How Does Foreclosure Affect My Assets?

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 How Does Foreclosure Affect My Assets?

A foreclosure may affect many of an individual’s assets, not just their home. Foreclosure is a legal process through which a lender takes possession of a home of a borrower because that borrower has defaulted on the payment of their mortgage loan that was used to purchase their property.

In states that follow one of the foreclosure types called judicial process, a foreclosure begins when a lender files a lawsuit to collect on the outstanding debt that is owed by the borrower. However, there are 22 states that allow a bank or a lender to initiate a foreclosure without going through court proceedings.

In certain states, both of these processes are available. Once a lender has taken possession of a home and the borrower has vacated the property, the lender will sell the property.

In some cases, the property will be sold at an auction, and in other cases, it will be sold through the conventional real estate market. The proceeds of the sale of the property are then applied to pay off the mortgage loan principal and any interest that accrued.

In 38 states, the owner of the property remains liable for any deficiency. A deficiency is any amount of a loan that is not paid by the proceeds from the sale of the property.

In these states, a lender can file a lawsuit against a borrower to recover the amount of the loan that was left unpaid by the sale of the property. A lender may be able to obtain a deficiency judgment, which would allow them to pursue a borrower’s assets they own other than the property that was used to secure the loan in order to satisfy the loan deficiency.

Other examples of borrowers’ assets that may be affected by a foreclosure include, but may not be limited to:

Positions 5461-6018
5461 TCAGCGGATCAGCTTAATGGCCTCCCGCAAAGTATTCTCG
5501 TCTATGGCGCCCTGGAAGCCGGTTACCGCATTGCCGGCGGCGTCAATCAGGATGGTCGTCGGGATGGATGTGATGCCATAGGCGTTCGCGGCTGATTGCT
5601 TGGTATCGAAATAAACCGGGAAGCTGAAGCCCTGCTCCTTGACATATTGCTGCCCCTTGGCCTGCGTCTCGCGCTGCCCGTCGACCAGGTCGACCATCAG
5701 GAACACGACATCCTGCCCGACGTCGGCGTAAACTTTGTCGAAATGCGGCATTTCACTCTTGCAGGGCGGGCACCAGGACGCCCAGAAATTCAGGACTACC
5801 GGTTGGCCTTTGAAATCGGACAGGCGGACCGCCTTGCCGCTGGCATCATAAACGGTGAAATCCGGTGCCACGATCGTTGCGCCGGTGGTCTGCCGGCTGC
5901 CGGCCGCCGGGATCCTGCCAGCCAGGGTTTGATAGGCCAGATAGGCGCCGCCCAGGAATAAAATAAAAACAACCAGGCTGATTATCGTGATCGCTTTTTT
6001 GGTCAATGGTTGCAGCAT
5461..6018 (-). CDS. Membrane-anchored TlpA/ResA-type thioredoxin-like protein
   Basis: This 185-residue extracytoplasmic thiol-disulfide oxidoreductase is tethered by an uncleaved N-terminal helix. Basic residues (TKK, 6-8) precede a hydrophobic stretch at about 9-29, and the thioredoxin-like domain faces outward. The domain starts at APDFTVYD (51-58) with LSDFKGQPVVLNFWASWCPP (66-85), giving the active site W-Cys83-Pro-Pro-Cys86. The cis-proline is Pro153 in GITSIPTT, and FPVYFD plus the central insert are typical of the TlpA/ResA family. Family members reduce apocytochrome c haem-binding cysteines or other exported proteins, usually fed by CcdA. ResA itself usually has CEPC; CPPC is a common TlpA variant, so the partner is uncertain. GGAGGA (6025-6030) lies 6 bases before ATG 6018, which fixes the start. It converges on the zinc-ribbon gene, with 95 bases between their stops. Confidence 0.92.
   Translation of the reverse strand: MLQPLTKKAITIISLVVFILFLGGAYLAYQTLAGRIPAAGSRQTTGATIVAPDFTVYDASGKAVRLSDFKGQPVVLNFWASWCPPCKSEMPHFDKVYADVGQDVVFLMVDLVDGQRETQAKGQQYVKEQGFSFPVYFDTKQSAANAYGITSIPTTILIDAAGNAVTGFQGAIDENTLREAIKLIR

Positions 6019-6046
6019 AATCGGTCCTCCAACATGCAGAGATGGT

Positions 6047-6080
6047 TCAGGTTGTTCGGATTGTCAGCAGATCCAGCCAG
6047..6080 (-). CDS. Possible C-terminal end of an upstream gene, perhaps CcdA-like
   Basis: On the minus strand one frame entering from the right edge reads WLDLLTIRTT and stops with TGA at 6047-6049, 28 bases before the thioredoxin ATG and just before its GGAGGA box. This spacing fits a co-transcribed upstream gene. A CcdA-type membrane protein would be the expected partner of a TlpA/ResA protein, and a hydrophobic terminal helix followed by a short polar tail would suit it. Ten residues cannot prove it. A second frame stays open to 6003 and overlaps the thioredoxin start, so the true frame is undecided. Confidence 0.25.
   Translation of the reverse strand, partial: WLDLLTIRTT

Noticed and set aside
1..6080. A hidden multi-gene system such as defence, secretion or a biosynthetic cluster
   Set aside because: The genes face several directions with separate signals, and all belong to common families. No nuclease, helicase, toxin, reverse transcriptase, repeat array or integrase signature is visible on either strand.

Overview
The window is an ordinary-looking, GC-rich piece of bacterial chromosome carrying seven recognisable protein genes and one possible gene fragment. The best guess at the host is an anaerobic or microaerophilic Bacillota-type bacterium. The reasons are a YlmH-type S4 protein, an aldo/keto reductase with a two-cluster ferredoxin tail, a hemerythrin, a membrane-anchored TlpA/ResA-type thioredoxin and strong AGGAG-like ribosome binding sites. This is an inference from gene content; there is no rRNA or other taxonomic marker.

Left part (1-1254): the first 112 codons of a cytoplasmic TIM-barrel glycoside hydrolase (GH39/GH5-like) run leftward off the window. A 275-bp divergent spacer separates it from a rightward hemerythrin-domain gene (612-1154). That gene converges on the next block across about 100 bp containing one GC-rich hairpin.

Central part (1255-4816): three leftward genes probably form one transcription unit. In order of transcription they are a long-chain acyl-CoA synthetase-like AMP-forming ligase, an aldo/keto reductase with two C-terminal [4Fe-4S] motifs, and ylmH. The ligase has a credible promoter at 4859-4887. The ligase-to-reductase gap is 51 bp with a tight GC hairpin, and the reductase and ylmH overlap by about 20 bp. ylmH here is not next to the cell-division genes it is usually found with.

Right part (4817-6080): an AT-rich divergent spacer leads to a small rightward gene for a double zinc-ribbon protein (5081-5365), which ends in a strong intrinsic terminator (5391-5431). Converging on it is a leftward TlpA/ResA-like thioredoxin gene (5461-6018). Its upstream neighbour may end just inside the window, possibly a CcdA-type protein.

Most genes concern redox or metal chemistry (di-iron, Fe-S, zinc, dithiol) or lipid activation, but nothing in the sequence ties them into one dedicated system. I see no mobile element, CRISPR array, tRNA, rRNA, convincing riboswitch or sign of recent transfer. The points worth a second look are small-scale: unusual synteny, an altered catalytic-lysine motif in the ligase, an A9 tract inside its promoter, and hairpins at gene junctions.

• Other real property;
  • Personal property, such as a motor vehicle;
  • Wages, as their wages may be garnished;
  • Bank accounts.

A foreclosure will show up on the borrower’s credit report within a month or two after the borrower fails to make a mortgage payment. It will remain there for seven years following the date of their first missed payment.

After seven years, the foreclosure should be removed from their credit report. In some cases, an individual may face foreclosure on business assets if they are not protected, such as under a limited liability company.

Are There Other Options Besides Foreclosure?

Yes, there may be foreclosure alternatives for homeowners to avoid foreclosure. If a borrower cannot make their mortgage payments, they may be able to sell the property through a short sale.

With a short sale, the lender allows the homeowner to sell their home for a price that is lower than the principal balance of the mortgage. Even with a short sale, the lender may still be able to hold the borrower liable for any deficiency if the law of the state in which the property is located allows.

If the borrower can avoid a foreclosure, however, it may help their credit rating. If a borrower has a second mortgage, they may also be liable to the lender of that second mortgage for any deficiency.

This would include all or part of the balance of the second mortgage that remained unpaid after the sale. A lender has to approve a short sale, and may take a fairly long time to assess a short sale request.

In addition, there may be income tax consequences for a short sale. Because of these issues, a borrower may want to consult with a tax professional before deciding to go through with a short sale.

What if the Property Does Not Sell at Foreclosure?

The property may not sell at the foreclosure auction, or the lender hasn’t been able to sell it otherwise. In that case, they may take ownership of the property and sell it through their own process for selling a foreclosed property. A lender may add the property to their portfolio of foreclosed properties, also referred to as real-estate-owned (REO) properties.